A few days ago I posted a mention about an exhibition review in 'The Age', it seems the author, Robert Nelson found my article and sent me it, in it's entirety. So with much fanfare, here is the article.
‘Basil Sellers Art Prize’, Ian Potter Museum, University of Melbourne, Parkville, until 26 October
The social role of sport is to provide an outlet for intelligent people to behave like brainless people. Everyone knows that there’s no intrinsic point in shifting a leather ball from one post to another, no matter how energetic or invested the contest. Nothing is achieved outside the game; no one is wiser or can add a benefit to the world beyond the fury of the struggle.
Intelligent people also recognize the costs of sport, severe and permanent injuries, which burden our hospitals every weekend. But sport is a sanctioned release from responsible thinking, and all these scruples are put aside. The whole point of sport is to insulate you from things that matter.
The habit of getting excited and screaming for no good reason creates a momentary dome of ignorance; it’s a hallowed asylum of folly, a carnevalesque institution of mania against the onus of wisdom. Important and urgent questions should be discussed, like global warming; but the clamorous distraction of sport assures even the brainiest people that they too can enjoy the mind of an idiot.
I was therefore skeptical of the ‘Basil Sellers Art Prize’. Why conceive a lucrative prize around sport? Sport is the antithesis of art, because art is all about a purpose beyond the work.
Art engenders speculation, a portal to new insights and imaginative growth. Like music, science and philosophy, art promotes an intoxicating wonder for where the mind can reach. Sport offers no similar transcendence, because it lacks any admirable purpose beyond its own arbitrary exertions.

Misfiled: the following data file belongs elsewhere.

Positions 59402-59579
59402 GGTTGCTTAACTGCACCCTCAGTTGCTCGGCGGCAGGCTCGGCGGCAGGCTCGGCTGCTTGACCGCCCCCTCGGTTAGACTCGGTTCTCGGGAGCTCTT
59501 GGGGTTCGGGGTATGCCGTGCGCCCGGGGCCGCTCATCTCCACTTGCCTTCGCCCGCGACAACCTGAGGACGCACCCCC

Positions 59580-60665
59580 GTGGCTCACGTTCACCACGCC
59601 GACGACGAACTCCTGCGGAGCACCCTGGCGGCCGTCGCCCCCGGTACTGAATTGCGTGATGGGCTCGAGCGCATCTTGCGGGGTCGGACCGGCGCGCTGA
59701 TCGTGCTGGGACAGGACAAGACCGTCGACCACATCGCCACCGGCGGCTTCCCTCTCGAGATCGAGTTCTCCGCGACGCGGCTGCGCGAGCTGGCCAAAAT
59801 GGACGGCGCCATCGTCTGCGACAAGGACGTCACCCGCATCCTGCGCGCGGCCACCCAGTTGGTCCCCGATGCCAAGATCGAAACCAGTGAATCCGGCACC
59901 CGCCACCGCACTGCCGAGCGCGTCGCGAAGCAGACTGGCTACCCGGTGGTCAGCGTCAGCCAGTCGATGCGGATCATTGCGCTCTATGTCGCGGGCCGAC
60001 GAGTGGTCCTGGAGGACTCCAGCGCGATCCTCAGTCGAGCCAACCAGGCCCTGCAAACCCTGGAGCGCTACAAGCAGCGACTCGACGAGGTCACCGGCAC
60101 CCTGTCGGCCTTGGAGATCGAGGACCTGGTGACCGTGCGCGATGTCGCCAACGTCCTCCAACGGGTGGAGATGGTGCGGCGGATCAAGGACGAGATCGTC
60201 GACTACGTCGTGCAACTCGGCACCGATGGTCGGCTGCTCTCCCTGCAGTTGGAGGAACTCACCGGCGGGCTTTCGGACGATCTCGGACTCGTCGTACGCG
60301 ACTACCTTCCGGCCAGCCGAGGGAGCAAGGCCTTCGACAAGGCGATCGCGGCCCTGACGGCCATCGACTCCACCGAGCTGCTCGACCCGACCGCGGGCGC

Once inside the show, however, I had to admit that some of the works are brilliant. The masterpiece is ‘Bicycles’ by James Angus, which should have won the prize. The sculpture is a track-bike that merges three separate frames, with three tyres, train-drives, handlebars, pedals and spokes. The machine is throbbing with a sense of immanence, as if growing through speed. As its form is replicated, the bike is caught in its own vibrations, as if each shudder and thrust in a stressful ride causes the bike to reproduce itself, to project more versions of itself as tremors of staggering zeal.
The craftsmanship of this sculpture matches the concept. I hope that the artist can gain one of Elvis Richardson’s trophies, which amount to a gaudy army, like a field of slayers, such as little boys might play with. So many wins! The copious ripper victories, represented by a horde of trinkets, makes you reflect on the utter futility of winning, unless you get financial reward (in which case you could do something valuable with the prize money).
Elsewhere, Richardson’s trophies reveal their own entropy, as her noble cups are rotting away, just as they deserve. It’s the neglect to which all sporting victories are destined, because they’re essentially trivial and ultimately give history nothing to remember.
Kate Daw & Stewart Russell celebrate a marvellous moment from the Olympics in 1968 when Peter Norman rose to the podium, performing a black power salute with a black athlete. You feel that Norman really earned the beautiful monument that Daw & Russell create for him. Tellingly, Norman’s brave political action completely displaces any memorableness of his athletic achievement.
Some of the works are cheeky, such as Scott Redford’s hilarious video, which shows men spraying the word ‘dead’ onto surfboards only to cut them up. On another monitor, two young women in bikinis come into a luxurious apartment to perform this morbid office. Laying the boards between the floor and foot of the bed, the beach-babes clumsily hack the wobbling boards with a saw, which sticks and jambs the further they get into it. The bodies of the women convulse erratically in this sacrilegious castration of surfing prowess.
I felt that the winner, Daniel Crooks’ video, ‘Static no. 11 (man running)’, maybe deserved eleventh place. It shows a man on a running machine in a gym. But something odd happens. The integrity of the filmed image is stretched across a vertical gulf, which yields a slippery fill of reciprocal flows, as in an irregular mirror. The director of the Potter, Chris McCauliffe, gives a clever analysis of the work, “like an eerie photo-finish caught up in a time warp”.
It made me reflect that maybe this “abstract ballet” deserves to win after all, because it’s the closest to sport and the furthest from art: it doesn’t reveal a purpose beyond its own tricks, an electronic banality striving for hermetic excellence.
robert.nelson @ artdes. monash. edu. au